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The Photoreceptor Mosaic as an Image Sampling Device JOH N I. YEI,I,OTT The fact that vision begins with a spatial sampling of the retinal image by discrete photoreceptors was first recognized in the 1850s, when Heinrich Muller combined psychophysics and anatomy to show that the light-sensitive elements of the retina must be the rods and cones (Brindley, 1970~. That recognition touched off a debate about the perceptual implications of "mo- saic vision," in particular its implications for spatial resolution. Apparently Muller himself initially argued that for two points to be seen as separate it was sufficient for them simply to stimulate two different cones (L.N. Thibos, personal communication, 1988~. But his rival, Bergmann (1858), pointed out that in that case a continuous line would be indistinguishable from a row of dots! ~ Bergmann, and to Helmholtz (1860), it was obvious that for two points to be resolved there must be a third unstimulated cone between two stimulated ones. And on that basis Helmholtz was satisfied that the limits of visual acuity were consistent with the anatomical dimensions of the receptor mosaic: at his own resolution limit for gratings, 60 cycles/degree, alternate light and dark bars would stimulate alternate rows of cones. Once this point was settled, the visual consequences of receptor sam- pling seem to have attracted surprisingly little attention for quite a long time. But in this century the general topic of signal sampling has as- sumed great practical importance, and mathematicians and engineers have developed sophisticated tools for analyzing the information transmission properties of arbitrary sampling schemes. Recently visual scientists have begun to apply these tools to the photoreceptor mosaic to analyze its prop- erties as an image sampling device. This paper reviews some of what has been learned from this analysis. For an engineer setting out to build an image sampling device, the natural starting point is Shannon's (1949) sampling theorem. I will start by 117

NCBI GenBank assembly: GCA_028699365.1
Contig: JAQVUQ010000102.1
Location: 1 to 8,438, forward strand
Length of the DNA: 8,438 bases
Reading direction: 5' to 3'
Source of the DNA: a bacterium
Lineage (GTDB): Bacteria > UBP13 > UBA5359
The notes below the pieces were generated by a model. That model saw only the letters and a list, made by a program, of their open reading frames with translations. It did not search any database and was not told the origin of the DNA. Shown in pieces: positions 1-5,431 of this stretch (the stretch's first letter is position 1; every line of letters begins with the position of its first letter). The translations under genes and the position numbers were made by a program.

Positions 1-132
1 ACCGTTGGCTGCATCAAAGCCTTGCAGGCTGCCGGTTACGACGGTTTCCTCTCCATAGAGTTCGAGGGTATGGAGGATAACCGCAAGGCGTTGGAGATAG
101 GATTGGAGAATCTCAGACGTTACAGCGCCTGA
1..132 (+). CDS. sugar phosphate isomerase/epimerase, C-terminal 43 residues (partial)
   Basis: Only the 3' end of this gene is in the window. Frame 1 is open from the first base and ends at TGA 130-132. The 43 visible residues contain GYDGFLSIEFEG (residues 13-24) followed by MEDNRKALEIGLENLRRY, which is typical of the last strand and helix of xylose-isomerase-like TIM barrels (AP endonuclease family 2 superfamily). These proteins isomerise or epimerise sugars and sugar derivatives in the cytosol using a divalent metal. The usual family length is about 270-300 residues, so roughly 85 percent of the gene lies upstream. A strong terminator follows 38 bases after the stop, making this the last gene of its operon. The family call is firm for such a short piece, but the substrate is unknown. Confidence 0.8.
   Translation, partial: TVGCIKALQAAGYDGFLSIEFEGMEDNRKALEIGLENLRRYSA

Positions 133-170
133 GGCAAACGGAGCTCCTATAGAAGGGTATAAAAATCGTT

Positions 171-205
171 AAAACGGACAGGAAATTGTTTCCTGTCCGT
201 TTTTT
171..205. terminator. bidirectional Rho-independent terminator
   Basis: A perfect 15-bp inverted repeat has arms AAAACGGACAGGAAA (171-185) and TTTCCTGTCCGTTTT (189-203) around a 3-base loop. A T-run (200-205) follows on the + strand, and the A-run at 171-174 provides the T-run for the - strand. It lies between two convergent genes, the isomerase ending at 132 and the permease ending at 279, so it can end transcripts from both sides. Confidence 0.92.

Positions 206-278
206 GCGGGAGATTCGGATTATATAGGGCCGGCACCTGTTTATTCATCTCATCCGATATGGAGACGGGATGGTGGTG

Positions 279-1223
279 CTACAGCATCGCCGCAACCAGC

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118 JOHN I. YELLOIT reviewing the assumptions and consequences of that theorem and then will describe the image sampling parameters of the cones and point out how they violate Shannon's assumptions. Work by anatomists and psychophysicists over the past decade has shown that the cone mosaic is quite unlike the kind of sampling device envisioned by Shannon from his perspective its construction seems much too sloppy. I think this suggests that the receptor mosaic is not really designed with Shannon's theorem in mind (so to speak), but instead follows a different blueprint based on some other approach to recovering continuous images from discrete samples. Part of this paper deals with image recovery algorithms that do not require the kind of precise architecture assumed by Shannon's theorem and therefore seem better suited to the kind of image sampling found in the primate retina. SHANNON'S THEOREM We are concerned with the sampling of two-dimensional signals- retinal images but to illustrate the basic ideas of sampling theory it is convenient to begin with one-dimensional signals, such as temporal wave- forms (see Figure 1~. Shannon (1949) originally stated his theorem for such signals: "If a function fate contains no frequencies higher than W cycles/sec it is completely determined by giving its ordinates at a series of points spaced 1/2W seconds apart." In other words, no information is lost by discrete sampling, provided we sample periodically (as in Figure 1A) and the highest frequency in the signal is at most one-half the sampling rate. That frequency cutoff, half the sampling rate, is called the Nyquist limit of the sampling array. The Nyquist limit is a key concept in a moment we will see what it means to violate it. "Completely determined" in the theorem means that the continuous input signal can be exactly reconstructed from its sample values. Shannon showed that this can be achieved by convolving the sample values with a function of the form sin 2 or Wt~ ~ Wt the so-called sine function. I will refer to this process as sine interpolation. The sine function arises here because it produces perfect low-pass filtering in the frequency domain: sine interpolation kills all frequencies above the Nyquist limit and passes all lower frequencies intact. So another way to describe the reconstruction process is to say that the input signal is recovered by low-pass filtering of the sample values. ~ visualize the process of image reconstruction by sine interpolation, one can imagine that each sample point creates a rippling point-spread function whose value equals the signal at that point and zero at all the other sample points, as illustrated in Figure 1B. If we add up all these point-spread functions, we get the original signal.